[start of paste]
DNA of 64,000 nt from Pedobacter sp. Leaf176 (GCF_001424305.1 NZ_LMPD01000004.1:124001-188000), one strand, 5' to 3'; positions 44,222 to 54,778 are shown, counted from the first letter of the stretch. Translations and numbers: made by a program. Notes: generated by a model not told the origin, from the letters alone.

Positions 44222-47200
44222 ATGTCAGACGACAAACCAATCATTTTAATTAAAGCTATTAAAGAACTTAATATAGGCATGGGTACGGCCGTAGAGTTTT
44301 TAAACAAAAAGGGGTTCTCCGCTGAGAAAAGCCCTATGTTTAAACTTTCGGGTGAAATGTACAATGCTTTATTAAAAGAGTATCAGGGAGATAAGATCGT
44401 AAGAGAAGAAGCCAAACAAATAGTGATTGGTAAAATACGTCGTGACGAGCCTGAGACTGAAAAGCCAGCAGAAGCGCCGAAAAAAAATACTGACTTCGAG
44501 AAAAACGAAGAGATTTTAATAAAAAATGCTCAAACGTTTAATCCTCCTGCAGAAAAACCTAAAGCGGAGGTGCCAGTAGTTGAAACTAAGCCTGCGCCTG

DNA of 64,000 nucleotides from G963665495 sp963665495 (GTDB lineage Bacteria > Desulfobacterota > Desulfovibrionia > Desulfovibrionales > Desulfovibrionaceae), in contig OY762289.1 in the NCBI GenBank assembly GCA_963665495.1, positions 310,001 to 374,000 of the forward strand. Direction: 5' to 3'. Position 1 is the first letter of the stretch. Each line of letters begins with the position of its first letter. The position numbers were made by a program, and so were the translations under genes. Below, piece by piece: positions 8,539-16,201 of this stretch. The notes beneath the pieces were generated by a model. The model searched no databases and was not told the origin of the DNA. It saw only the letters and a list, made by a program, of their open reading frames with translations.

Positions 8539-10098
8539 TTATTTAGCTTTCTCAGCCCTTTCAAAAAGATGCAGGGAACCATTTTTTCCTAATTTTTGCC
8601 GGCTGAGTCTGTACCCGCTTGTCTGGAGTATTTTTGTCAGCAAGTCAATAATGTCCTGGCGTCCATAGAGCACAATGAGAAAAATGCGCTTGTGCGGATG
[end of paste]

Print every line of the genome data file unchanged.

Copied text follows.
DNA of 64,000 nt from Pedobacter sp. Leaf176 (GCF_001424305.1 NZ_LMPD01000004.1:124001-188000), one strand, 5' to 3'; positions 44,222 to 54,778 are shown, counted from the first letter of the stretch. Translations and numbers: made by a program. Notes: generated by a model not told the origin, from the letters alone.

Positions 44222-47200
44222 ATGTCAGACGACAAACCAATCATTTTAATTAAAGCTATTAAAGAACTTAATATAGGCATGGGTACGGCCGTAGAGTTTT
44301 TAAACAAAAAGGGGTTCTCCGCTGAGAAAAGCCCTATGTTTAAACTTTCGGGTGAAATGTACAATGCTTTATTAAAAGAGTATCAGGGAGATAAGATCGT
44401 AAGAGAAGAAGCCAAACAAATAGTGATTGGTAAAATACGTCGTGACGAGCCTGAGACTGAAAAGCCAGCAGAAGCGCCGAAAAAAAATACTGACTTCGAG
44501 AAAAACGAAGAGATTTTAATAAAAAATGCTCAAACGTTTAATCCTCCTGCAGAAAAACCTAAAGCGGAGGTGCCAGTAGTTGAAACTAAGCCTGCGCCTG

DNA of 64,000 nucleotides from G963665495 sp963665495 (GTDB lineage Bacteria > Desulfobacterota > Desulfovibrionia > Desulfovibrionales > Desulfovibrionaceae), in contig OY762289.1 in the NCBI GenBank assembly GCA_963665495.1, positions 310,001 to 374,000 of the forward strand. Direction: 5' to 3'. Position 1 is the first letter of the stretch. Each line of letters begins with the position of its first letter. The position numbers were made by a program, and so were the translations under genes. Below, piece by piece: positions 8,539-16,201 of this stretch. The notes beneath the pieces were generated by a model. The model searched no databases and was not told the origin of the DNA. It saw only the letters and a list, made by a program, of their open reading frames with translations.

Positions 8539-10098
8539 TTATTTAGCTTTCTCAGCCCTTTCAAAAAGATGCAGGGAACCATTTTTTCCTAATTTTTGCC
8601 GGCTGAGTCTGTACCCGCTTGTCTGGAGTATTTTTGTCAGCAAGTCAATAATGTCCTGGCGTCCATAGAGCACAATGAGAAAAATGCGCTTGTGCGGATG